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Article Published 10/17/2017

Education was a priority to early area pioneers.  In 1857, the settlers of Kay's Ward built the Adams School, a log building that measured 20 X 32 feet, with a thatched roof, dirt floor and brick fireplace.  The first teacher was paid with produce, bacon or flour.

Transportation to school was often difficult.  Most children walked to school, but a few had access to a horse, buggy or wagon.  The settlers built a stable at the school to accommodate the animals during the day.  Outhouses were built next to the stable--one for the girls and one for the boys.  Lunches, which usually consisted of jam, molasses, tomato, or cucumber sandwiches, were carried to school in pails.  Each day a bucket of water was brought into the school and served in a single tin cup when students were thirsty.  The teacher traditionally rang a hand bell to mark the beginning and end of school, recess and lunch.  The school playground was rather crude but provided space for a variety of games.  Later, a ball diamond was laid out with crude log spectator seats.

In 1890, the Public School Act was passed by the Utah Territorial Legislature.  This law marked the beginning of graded classes.  On October 12, 1902, Layton Elementary School was built and the building housed all grades up to and including 7th grade.  The site of the school was 339 West Gentile Street.  The land where the school was built was originally owned by the Episcopal Chhurch and the church building housed St. Jude's Mission School.  In 1900, a small fire damaged the church/school building and the school district purchased the property for $600.  Construction on the new, four roomed school exceeded the district's budget so the building was completed using "day labor."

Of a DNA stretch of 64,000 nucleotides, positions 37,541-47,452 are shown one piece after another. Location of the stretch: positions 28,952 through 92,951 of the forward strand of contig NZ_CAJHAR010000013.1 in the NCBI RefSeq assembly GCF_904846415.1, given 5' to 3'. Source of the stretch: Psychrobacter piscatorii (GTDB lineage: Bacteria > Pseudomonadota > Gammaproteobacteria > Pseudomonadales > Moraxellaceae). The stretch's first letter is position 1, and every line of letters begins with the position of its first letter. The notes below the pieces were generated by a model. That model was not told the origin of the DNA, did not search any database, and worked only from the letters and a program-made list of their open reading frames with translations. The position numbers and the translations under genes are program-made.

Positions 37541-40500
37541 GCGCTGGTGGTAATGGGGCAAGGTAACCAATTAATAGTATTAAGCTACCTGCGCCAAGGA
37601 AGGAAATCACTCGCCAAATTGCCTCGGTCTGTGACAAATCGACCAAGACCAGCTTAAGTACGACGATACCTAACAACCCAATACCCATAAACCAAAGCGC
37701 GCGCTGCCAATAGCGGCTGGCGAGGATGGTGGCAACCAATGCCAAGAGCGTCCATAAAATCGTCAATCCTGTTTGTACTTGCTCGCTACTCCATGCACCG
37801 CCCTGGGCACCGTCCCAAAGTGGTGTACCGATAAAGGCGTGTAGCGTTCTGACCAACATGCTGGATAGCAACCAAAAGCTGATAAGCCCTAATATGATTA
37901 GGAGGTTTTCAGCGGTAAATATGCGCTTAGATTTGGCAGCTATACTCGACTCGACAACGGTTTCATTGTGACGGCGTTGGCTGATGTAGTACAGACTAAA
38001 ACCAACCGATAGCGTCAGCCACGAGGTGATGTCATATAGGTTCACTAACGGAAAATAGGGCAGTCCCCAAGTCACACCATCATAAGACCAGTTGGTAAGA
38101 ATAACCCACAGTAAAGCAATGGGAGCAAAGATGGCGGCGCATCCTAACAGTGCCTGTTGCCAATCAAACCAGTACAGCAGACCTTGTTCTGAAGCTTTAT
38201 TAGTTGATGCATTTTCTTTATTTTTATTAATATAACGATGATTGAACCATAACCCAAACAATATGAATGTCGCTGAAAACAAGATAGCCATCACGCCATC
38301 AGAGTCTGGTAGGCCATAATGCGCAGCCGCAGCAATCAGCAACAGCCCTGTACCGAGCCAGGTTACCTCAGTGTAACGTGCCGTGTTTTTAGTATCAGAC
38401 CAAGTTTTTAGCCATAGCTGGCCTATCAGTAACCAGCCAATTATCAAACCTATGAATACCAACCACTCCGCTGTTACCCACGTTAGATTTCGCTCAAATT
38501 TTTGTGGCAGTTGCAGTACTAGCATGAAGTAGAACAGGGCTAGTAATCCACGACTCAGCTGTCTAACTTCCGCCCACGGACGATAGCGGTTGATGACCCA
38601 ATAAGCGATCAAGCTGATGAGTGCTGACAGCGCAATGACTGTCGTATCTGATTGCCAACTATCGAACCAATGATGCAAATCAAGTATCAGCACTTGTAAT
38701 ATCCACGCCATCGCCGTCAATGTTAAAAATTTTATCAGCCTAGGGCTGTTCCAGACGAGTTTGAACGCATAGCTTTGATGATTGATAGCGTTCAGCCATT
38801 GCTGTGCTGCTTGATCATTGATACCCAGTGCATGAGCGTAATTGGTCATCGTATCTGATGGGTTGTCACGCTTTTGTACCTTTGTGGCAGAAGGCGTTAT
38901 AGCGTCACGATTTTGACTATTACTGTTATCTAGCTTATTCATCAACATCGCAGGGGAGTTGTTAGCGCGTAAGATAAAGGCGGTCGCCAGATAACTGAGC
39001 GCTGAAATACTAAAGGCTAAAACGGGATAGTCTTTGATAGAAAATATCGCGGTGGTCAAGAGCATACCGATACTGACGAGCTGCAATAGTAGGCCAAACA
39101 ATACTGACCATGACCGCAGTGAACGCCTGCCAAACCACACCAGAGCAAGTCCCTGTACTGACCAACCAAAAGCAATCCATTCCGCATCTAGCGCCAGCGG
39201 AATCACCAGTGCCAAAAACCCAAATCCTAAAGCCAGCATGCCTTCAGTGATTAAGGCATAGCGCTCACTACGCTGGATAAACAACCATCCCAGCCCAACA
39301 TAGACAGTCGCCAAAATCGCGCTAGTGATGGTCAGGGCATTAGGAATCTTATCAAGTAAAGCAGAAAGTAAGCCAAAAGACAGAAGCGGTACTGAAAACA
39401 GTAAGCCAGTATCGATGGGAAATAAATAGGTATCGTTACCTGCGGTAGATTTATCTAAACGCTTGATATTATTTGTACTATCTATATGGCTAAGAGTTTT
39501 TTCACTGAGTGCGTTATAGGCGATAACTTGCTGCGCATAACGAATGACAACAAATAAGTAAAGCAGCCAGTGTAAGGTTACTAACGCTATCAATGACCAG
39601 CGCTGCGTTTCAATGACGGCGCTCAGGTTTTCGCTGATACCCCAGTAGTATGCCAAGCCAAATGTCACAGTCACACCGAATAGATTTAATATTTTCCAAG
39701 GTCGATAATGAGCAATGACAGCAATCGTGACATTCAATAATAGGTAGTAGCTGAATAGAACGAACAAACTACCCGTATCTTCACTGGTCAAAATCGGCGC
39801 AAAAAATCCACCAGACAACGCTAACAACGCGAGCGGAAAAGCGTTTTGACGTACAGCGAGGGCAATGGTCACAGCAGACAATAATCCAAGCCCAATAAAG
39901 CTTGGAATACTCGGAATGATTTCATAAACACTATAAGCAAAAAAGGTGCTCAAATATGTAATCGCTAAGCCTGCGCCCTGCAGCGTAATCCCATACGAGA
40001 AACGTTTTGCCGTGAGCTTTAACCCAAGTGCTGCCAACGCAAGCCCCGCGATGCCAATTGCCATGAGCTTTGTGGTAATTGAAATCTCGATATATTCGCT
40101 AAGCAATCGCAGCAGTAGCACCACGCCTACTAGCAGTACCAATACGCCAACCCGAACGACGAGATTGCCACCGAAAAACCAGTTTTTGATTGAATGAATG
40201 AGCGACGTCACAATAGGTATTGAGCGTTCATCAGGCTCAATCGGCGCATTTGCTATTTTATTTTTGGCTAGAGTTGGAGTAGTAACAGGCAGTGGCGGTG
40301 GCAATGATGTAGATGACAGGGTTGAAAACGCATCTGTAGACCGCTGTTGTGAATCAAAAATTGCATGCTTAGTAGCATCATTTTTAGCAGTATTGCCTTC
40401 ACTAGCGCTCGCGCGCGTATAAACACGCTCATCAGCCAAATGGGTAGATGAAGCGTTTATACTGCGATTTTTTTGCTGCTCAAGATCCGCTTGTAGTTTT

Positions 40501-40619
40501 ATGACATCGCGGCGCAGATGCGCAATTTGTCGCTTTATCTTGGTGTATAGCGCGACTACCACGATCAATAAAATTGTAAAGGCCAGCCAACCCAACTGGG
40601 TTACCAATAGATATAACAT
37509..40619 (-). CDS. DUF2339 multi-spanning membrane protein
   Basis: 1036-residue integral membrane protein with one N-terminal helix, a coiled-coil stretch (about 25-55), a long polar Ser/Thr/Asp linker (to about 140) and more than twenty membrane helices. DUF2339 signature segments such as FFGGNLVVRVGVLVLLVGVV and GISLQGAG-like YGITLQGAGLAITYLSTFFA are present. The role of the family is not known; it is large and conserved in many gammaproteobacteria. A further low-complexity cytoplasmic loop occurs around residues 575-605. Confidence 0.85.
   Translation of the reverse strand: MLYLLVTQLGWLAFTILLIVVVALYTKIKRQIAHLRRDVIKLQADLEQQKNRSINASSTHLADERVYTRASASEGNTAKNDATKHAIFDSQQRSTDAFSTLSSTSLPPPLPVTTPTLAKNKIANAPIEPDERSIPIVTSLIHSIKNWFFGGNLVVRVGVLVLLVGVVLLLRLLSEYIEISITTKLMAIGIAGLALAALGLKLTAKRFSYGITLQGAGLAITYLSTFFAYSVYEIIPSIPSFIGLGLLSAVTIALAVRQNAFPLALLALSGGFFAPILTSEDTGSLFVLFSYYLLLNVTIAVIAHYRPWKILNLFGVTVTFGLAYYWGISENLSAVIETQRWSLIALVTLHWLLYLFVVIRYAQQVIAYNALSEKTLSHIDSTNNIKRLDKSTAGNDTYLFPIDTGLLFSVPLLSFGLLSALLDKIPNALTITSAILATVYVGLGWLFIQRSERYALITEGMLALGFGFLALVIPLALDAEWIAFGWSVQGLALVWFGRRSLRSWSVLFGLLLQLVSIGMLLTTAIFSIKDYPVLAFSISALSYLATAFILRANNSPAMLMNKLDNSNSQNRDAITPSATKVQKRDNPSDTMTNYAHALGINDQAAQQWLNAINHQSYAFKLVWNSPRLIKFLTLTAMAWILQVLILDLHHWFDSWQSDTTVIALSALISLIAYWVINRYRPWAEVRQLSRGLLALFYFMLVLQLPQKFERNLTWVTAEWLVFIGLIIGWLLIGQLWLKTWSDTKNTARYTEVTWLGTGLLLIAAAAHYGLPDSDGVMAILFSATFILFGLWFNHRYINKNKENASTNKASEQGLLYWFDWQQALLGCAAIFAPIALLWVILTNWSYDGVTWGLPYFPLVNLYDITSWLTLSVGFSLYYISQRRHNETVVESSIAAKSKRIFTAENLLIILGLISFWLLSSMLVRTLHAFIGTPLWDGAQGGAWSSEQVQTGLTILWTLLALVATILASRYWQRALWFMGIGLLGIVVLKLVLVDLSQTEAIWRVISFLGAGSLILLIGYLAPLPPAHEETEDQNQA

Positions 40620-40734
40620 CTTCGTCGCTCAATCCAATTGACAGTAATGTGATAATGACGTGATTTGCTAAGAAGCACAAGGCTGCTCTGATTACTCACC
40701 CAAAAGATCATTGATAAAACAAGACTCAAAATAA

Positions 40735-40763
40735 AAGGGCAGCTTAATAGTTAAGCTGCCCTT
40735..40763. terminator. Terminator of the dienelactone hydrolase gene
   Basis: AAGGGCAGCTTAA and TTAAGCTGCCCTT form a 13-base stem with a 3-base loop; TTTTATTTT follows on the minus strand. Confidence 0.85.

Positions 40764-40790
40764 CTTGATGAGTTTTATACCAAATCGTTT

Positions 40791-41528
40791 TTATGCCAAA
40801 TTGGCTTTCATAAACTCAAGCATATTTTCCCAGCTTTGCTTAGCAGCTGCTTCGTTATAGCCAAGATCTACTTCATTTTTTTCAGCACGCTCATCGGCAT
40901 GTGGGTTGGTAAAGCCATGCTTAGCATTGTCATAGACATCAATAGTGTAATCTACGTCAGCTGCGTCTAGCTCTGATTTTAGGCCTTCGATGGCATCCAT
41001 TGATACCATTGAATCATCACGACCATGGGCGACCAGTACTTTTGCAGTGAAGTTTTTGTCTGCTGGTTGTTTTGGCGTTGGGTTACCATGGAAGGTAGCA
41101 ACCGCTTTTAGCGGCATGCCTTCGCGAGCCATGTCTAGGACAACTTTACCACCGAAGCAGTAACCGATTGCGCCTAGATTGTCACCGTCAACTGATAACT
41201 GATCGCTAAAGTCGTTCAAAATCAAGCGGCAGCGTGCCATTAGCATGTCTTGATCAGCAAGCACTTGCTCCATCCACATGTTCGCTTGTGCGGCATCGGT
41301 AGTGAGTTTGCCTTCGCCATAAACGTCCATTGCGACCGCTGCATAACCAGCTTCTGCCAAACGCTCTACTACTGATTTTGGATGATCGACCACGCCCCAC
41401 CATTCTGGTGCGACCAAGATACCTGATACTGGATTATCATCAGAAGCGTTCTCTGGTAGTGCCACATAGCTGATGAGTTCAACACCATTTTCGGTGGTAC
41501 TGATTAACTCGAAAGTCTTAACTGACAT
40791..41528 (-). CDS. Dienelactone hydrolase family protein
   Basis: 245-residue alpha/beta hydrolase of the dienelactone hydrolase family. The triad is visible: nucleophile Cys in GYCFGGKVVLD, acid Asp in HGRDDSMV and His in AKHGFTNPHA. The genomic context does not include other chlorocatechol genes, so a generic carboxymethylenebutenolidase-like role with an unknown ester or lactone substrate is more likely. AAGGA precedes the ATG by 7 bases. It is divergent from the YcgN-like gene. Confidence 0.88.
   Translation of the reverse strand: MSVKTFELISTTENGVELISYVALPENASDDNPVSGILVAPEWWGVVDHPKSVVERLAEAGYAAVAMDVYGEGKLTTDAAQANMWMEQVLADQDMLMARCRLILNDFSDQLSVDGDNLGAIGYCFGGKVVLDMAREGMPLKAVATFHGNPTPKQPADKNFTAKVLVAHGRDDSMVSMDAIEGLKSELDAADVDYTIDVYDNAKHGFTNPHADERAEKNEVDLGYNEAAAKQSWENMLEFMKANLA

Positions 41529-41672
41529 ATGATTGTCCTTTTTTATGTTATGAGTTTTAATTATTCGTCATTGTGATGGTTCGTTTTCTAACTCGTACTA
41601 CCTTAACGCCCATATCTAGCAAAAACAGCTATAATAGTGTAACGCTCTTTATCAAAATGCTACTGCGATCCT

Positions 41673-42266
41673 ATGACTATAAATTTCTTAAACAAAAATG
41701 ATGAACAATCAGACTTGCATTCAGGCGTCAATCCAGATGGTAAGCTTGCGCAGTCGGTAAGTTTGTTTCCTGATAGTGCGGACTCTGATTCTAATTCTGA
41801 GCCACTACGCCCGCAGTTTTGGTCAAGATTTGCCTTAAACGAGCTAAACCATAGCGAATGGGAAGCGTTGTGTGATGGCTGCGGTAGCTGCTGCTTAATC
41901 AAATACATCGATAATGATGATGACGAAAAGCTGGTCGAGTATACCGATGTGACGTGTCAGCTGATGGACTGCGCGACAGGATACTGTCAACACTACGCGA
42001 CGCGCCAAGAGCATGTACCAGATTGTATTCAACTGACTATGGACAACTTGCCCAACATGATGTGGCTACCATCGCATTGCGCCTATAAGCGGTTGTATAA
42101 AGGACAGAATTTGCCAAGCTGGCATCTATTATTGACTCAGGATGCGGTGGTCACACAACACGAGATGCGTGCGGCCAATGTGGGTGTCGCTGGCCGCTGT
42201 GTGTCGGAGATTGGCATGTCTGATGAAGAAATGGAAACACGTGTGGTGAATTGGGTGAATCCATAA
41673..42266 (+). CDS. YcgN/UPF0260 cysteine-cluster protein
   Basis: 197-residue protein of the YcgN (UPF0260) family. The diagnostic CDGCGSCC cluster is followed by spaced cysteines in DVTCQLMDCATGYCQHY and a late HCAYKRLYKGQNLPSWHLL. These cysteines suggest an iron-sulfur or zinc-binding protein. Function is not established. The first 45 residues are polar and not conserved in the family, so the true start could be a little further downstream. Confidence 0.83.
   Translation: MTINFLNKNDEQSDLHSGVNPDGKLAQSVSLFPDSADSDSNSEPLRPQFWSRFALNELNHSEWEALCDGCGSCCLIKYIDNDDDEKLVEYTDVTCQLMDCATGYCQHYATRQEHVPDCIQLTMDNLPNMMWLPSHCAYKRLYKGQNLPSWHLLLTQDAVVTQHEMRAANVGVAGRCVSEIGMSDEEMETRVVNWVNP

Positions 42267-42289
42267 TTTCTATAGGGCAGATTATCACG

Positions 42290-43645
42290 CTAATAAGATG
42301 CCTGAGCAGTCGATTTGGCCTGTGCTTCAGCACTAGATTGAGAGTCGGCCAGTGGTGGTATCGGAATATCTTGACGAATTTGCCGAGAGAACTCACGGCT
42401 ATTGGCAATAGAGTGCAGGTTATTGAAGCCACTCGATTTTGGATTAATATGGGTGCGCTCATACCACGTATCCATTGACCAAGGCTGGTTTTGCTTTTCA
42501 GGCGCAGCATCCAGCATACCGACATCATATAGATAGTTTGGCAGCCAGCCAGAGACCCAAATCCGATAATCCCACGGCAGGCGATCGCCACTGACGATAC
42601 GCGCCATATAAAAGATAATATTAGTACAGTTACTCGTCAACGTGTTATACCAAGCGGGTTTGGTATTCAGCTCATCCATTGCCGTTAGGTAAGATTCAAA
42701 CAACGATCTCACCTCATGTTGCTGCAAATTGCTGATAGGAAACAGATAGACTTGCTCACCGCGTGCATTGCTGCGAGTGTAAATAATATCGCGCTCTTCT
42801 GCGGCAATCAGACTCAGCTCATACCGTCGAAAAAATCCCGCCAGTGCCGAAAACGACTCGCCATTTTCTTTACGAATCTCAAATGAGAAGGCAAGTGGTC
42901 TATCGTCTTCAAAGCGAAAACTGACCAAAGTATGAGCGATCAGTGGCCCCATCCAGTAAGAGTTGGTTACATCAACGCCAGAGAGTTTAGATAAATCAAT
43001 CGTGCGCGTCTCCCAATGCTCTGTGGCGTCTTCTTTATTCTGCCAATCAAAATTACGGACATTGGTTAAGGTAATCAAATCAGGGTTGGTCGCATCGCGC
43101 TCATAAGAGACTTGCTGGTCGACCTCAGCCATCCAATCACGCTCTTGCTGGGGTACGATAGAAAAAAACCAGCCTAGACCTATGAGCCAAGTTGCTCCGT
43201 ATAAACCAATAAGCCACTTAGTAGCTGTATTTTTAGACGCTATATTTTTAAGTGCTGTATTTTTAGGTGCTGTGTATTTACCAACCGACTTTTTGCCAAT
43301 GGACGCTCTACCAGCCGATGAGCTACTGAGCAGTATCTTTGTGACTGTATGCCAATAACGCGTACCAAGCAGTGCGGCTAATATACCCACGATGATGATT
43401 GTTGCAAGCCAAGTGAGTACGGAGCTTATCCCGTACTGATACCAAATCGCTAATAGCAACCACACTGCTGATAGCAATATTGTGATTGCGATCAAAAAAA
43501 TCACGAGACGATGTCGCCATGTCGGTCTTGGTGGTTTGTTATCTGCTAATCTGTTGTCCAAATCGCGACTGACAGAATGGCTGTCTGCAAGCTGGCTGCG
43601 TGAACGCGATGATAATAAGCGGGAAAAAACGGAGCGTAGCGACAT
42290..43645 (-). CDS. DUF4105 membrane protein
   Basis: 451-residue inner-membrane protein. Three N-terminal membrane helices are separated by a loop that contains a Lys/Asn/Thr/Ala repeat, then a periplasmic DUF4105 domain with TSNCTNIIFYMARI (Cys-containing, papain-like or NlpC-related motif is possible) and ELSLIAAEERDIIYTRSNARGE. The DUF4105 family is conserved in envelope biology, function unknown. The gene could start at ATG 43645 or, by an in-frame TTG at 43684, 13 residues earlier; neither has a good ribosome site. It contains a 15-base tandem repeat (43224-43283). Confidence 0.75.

Before Layton Elementary was built, there were a number of one-room schoolhouses in the area.  The Tramain School was built in 1860, the Dawson Hollow School in 1875, the Log School in 1880, the Five Points School in 1881, St. Jude's Mission School in 1885, the West Layton and Doman schools in 1892, the William and Stephen Nal;der schools in 1897, the Kershaw School in 1897 and the Sand Knolls School in 1898.  After the construction of Layton Elementary, all of the one-room schools were closed leaving Layton Elementsary as the only graded school in Layton until 1942.  On September 24, 1984, the old Layton Elementary school building was torn down and a new, modern facility was built on the same site.

(NOTE: Check out the Daughters of the Utah Pioneers memorial marker that has been erected on the lawn to the west of the elemebntary school building)